Dear drdanfee, I think I agree with nearly every statement you made in your last post about things being complex, times having changed,knowledge having advanced etc etc. Despite being in the evangelical wing, and affirming the “divine inspiration and supreme authority of the Old and New Testament Scriptures, which are the written Word of Godâ€”fully trustworthy for faith and conduct” I certainly don’t think that “Scripture is verbally God-given and without error or fault”. I hope that all Thinking Anglicans know that both the New and Old Testaments were formed over a period of time, that certain books were included… Read more »
drdanfee I agree with you that we are making absolutely no inroads with the conservatives. Even the Lambeth commitment to listening has no hope of gaining reconciliation; for when these people hear the stories of abuse to homosexuals or women, they hear proof that God is punishing us for our sinfulness. The greater our suffering simply proves how angry their God is with us. I also agree with your last posting that there is misrepresentation of the bible, especially when one claims that all one needs to know can be found in the bible. My favourite refutation example is the… Read more »
Translations, Dave, translations. Take half a dozen of them and compare! Carefully. The 6 NT clobber verses on women (1 Cor 11:4-7, 10, 13-16, 1 Cor 14:34-35, Eph 5:1-20, 24, 31, Col 3:18-4:1, 1 Tim 2:8-3:15, Tit 2:1-10, 1 Peter 2:11-3:9) are both absolutely “univocal” and “consistent” – but they are also 2nd century pseudo-epigrapha, witnessing to the influence of Indo-European philosophy on Alexandrian academics, Heathen or no. The other 6 2nd Millennium clobber verses are consistent and univocal only in some “translations” post 1965. It takes time to “harmonize”. Also, and not least, in their un-manipulated selves they adress… Read more »
Dear Dave, I think we significantly disagree on religious authority. Duh. Forgive me for stating the obvious. I cannot see that scripture is any sort of sole authority, as indispensable as sciprture is. I obviously include empirical data as a second indispensable authority, because the Copernicus Lesson teaches me, not only that the solar system exists, but that I probably cannot find my modern biology, psychology, sociology, and even all possible aspects of my ethics, written exactly and clearly in scripture. Loosely taken, the classic Anglican three-legged stool is a good start, requiring me to read scripture, attend to traditions… Read more »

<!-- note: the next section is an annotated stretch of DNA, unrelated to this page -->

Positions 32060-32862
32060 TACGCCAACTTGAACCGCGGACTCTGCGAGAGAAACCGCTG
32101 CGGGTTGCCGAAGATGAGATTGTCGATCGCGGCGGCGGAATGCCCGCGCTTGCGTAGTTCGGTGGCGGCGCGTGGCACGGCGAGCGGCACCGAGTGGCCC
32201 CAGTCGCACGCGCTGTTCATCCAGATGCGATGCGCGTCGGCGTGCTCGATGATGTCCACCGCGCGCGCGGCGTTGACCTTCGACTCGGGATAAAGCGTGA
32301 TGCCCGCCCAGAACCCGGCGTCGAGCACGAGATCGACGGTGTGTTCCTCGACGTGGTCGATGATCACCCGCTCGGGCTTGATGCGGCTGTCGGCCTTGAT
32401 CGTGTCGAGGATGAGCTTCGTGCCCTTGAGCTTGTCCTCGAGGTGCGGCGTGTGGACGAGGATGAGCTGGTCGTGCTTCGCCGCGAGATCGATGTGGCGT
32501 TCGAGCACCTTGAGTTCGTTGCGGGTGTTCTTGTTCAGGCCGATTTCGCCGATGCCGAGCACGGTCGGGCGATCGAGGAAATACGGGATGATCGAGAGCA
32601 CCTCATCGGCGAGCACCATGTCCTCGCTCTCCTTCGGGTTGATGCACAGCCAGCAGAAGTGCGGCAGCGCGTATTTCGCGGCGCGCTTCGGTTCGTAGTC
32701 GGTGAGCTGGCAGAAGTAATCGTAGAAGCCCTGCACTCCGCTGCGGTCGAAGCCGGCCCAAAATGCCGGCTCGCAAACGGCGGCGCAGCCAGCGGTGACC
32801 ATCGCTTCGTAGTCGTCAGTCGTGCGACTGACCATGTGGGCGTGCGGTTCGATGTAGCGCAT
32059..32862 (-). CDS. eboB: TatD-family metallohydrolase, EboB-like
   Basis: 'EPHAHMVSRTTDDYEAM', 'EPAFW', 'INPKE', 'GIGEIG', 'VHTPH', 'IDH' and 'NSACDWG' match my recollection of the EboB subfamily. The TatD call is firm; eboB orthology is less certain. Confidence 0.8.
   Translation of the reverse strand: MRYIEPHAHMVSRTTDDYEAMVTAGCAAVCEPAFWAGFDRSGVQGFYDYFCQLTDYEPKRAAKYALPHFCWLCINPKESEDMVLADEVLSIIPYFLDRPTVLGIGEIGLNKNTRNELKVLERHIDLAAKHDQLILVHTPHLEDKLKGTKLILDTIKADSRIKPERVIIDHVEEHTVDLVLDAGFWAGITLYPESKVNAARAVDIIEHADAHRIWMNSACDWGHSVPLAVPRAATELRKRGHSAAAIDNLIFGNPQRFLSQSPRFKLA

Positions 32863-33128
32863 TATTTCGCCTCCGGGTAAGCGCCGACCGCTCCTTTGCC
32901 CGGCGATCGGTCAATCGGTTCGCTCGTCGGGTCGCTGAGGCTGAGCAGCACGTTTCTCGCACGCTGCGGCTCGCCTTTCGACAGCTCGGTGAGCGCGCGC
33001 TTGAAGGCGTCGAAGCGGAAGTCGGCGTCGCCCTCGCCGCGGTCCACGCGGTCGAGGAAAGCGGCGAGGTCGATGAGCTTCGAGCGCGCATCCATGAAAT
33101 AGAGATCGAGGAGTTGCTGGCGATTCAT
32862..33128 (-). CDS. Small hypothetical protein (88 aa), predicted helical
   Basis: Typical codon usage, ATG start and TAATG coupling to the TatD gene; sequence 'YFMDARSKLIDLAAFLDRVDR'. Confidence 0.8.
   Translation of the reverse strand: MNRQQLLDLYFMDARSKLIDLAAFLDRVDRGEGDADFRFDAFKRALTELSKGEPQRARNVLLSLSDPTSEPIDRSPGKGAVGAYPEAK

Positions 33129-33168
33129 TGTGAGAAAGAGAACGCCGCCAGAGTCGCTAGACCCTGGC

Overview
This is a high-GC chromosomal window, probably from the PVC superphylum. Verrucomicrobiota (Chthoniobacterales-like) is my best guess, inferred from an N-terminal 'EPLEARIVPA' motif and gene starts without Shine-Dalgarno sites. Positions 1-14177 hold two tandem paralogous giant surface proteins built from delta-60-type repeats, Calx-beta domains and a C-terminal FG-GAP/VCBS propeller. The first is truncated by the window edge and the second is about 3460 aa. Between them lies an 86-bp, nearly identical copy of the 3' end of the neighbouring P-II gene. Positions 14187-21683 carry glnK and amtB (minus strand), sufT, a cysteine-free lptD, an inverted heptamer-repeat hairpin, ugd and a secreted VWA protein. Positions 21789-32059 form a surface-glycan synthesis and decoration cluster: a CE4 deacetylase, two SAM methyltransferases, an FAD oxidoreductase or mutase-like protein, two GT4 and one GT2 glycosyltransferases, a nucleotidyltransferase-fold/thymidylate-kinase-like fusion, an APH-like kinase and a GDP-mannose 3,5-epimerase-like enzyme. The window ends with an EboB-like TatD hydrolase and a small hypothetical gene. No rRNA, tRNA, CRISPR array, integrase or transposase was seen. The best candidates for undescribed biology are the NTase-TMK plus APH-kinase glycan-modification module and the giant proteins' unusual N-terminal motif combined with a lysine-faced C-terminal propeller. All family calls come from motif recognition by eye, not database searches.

So, to summarize:
drdanfee agrees that the commandments on women are clear and plain, but he chooses to disobey them.
GÃ¶ran Koch-Swahne, thinks that at least parts of 1Cor, Eph, Col, 1Tim, Tit & 1Pet are “2nd century pseudo-epigrapha, witnessing to the influence of Indo-European philosophy on Alexandrian academics” and hence sees fit to ignore those commandments.
Cheryl says that liberals are extending God’s covenant and so disolving those commandments.
Dave thinks that those commandments can be “interpreted” specifically in relation to the 1st century, but accepts that there are others who interpret them differently.
Andy I am taking Jesus’ teachings to their logical conclusion, and my guilt is no more than Jesus who taught to us look at the intent of the Mosaic law. Nor do I rely on aboslute sciptural authority and then delete books and passages to suit my theological arguments. For example the NIV version has a counting problem and is missing Acts 8:37. And examples of bald statements without reference to the relevant scriptural passages include the bishop in charge of my parish announcing February 2005 that souls who claim to hear words from God through the Holy Spirit are… Read more »
I’ve found myself contemplating the question of passing judgment & questioning God’s fairness. I think Ezekiel must have had to deal with this issue too. See Ezekiel 18 and God’s comment “I will judge you, each one according to his ways” (Eze 18:30).
To extrapolate: if a soul lives by the Law, it is judged by the Law. If a soul lives by faith, it is judged by faith. If a soul judges without compassion it will be judged without compassion. If a soul offers grace and hospitality, a soul will be offered grace and hospitality.
Acts 8:37 is a Byzantine gloss and was removed from the translation here in 1917.
The 2000 translation doesn’t even comment on this, as did the 2 previous ones (1917 and 1981).
I think they should.